Please use this identifier to cite or link to this item: https://ahro.austin.org.au/austinjspui/handle/1/22509
Title: Multicenter, Prospective, Controlled, Before-and-After, Quality Improvement Study (Stroke123) of Acute Stroke Care.
Austin Authors: Cadilhac, Dominique A;Grimley, Rohan;Kilkenny, Monique F;Andrew, Nadine E;Lannin, Natasha A;Hill, Kelvin;Grabsch, Brenda;Levi, Christopher R;Thrift, Amanda G;Faux, Steven G;Wakefield, John;Cadigan, Greg;Donnan, Geoffrey A ;Middleton, Sandy;Anderson, Craig S
Affiliation: Clinical Excellence Division, Queensland Health, Brisbane, Australia
The George Institute China at Peking University Health Science Center, Beijing, PR China
University of New South Wales, Sydney, Australia
Department of Rehabilitation Medicine, St. Vincent's Health Australia (Sydney), New South Wales
College of Science, Health and Engineering, School of Allied Health, La Trobe University, Bundoora, Victoria, Australia
Occupational Therapy Department, Alfred Health, Prahran, Victoria, Australia
Stroke and Ageing Research, Department of Medicine, School of Clinical Sciences at Monash Health, Monash University, Clayton, Victoria, Australia
Department of Medicine, Peninsula Clinical School, Central Clinical School, Monash University, Melbourne, Australia
Stroke Division, The Florey Institute of Neuroscience and Mental Health, The University of Melbourne, Heidelberg, Victoria, Australia
Sunshine Coast Clinical School, The University of Queensland, Birtinya, Australia
George Institute for Global Health, University of New South Wales, Sydney, Australia
Clinical Services, Stroke Foundation, Melbourne, Victoria, Australia
Stroke Division, Florey Institute of Neuroscience and Mental Health, The University of Melbourne Heidelberg, Victoria, Australia
University of New South Wales, Sydney, Australia
Clinical Excellence Division, Queensland Health, Brisbane, Australia
Nursing Research Institute, St. Vincent's Health Australia (Sydney) and Australian Catholic University, Sydney, New South Wales, Australia
Issue Date: 2019
metadata.dc.date: 2019
Publication information: Stroke 2019; 50(6): 1525-1530
Abstract: Background and Purpose- Hospital uptake of evidence-based stroke care is variable. We aimed to determine the impact of a multicomponent program involving financial incentives and quality improvement interventions, on stroke care processes. Methods- A prospective study of interventions to improve clinical care quality indicators at 19 hospitals in Queensland, Australia, during 2010 to 2015, compared with historical controls and 23 other Australian hospitals. After baseline routine audit and feedback (control phase, 30 months), interventions involving financial incentives (21 months) and then addition of externally facilitated quality improvement workshops with action plan development (9 months) were implemented. Postintervention phase was 13 months. Data were obtained for the analysis from a previous continuous audit in Queensland and subsequently the Australian Stroke Clinical Registry. Primary outcome: change in median composite score for adherence to ≤8 indicators. Secondary outcomes: change in adherence to self-selected indicators addressed in action plans and 4 national indicators compared with other Australian hospitals. Multivariable analyses with adjustment for clustered data. Results- There were 17 502 patients from the intervention sites (median age, 74 years; 46% women) and 20 484 patients from other Australian hospitals. Patient characteristics were similar between groups. There was an 18% improvement in the primary outcome across the study periods (95% CI, 12%-24%). The largest improvement was following introduction of financial incentives (14%; 95% CI, 8%-20%), while indicators addressed in action plans provided an 8% improvement (95% CI, 1%-17%). The national score (4 indicators) improved by 17% (95% CI, 13%-20%) versus 0% change in other Australian hospitals (95% CI, -0.03 to 0.03). Access to stroke units improved more in Queensland than in other Australian hospitals ( P<0.001). Conclusions- The quality improvement interventions significantly improved clinical practice. The findings were primarily driven by financial incentives, but were also contributed to by the externally facilitated, quality improvement workshops. Assessment in other regions is warranted.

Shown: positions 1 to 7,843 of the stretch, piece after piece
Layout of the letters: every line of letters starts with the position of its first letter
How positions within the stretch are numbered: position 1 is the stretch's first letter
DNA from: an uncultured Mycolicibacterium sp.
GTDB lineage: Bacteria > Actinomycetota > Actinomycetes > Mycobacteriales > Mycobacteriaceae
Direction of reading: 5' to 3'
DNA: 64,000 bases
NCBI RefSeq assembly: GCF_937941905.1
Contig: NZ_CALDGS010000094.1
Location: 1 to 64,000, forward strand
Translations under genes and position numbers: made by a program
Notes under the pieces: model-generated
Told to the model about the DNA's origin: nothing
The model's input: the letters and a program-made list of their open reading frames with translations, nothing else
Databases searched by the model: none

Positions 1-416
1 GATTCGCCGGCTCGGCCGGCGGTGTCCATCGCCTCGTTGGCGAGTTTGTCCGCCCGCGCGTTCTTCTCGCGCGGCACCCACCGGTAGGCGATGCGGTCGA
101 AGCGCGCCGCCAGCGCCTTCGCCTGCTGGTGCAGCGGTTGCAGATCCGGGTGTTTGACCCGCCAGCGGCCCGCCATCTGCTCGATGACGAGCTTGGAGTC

URI: http://ahro.austin.org.au/austinjspui/handle/1/22509
DOI: 10.1161/STROKEAHA.118.023075
ORCID: 0000-0001-8162-682X
0000-0002-3375-287X
PubMed URL: 31084337
Type: Journal Article
Subjects: health services
historically controlled study
humans
quality of health care
reimbursement, incentive
Stroke
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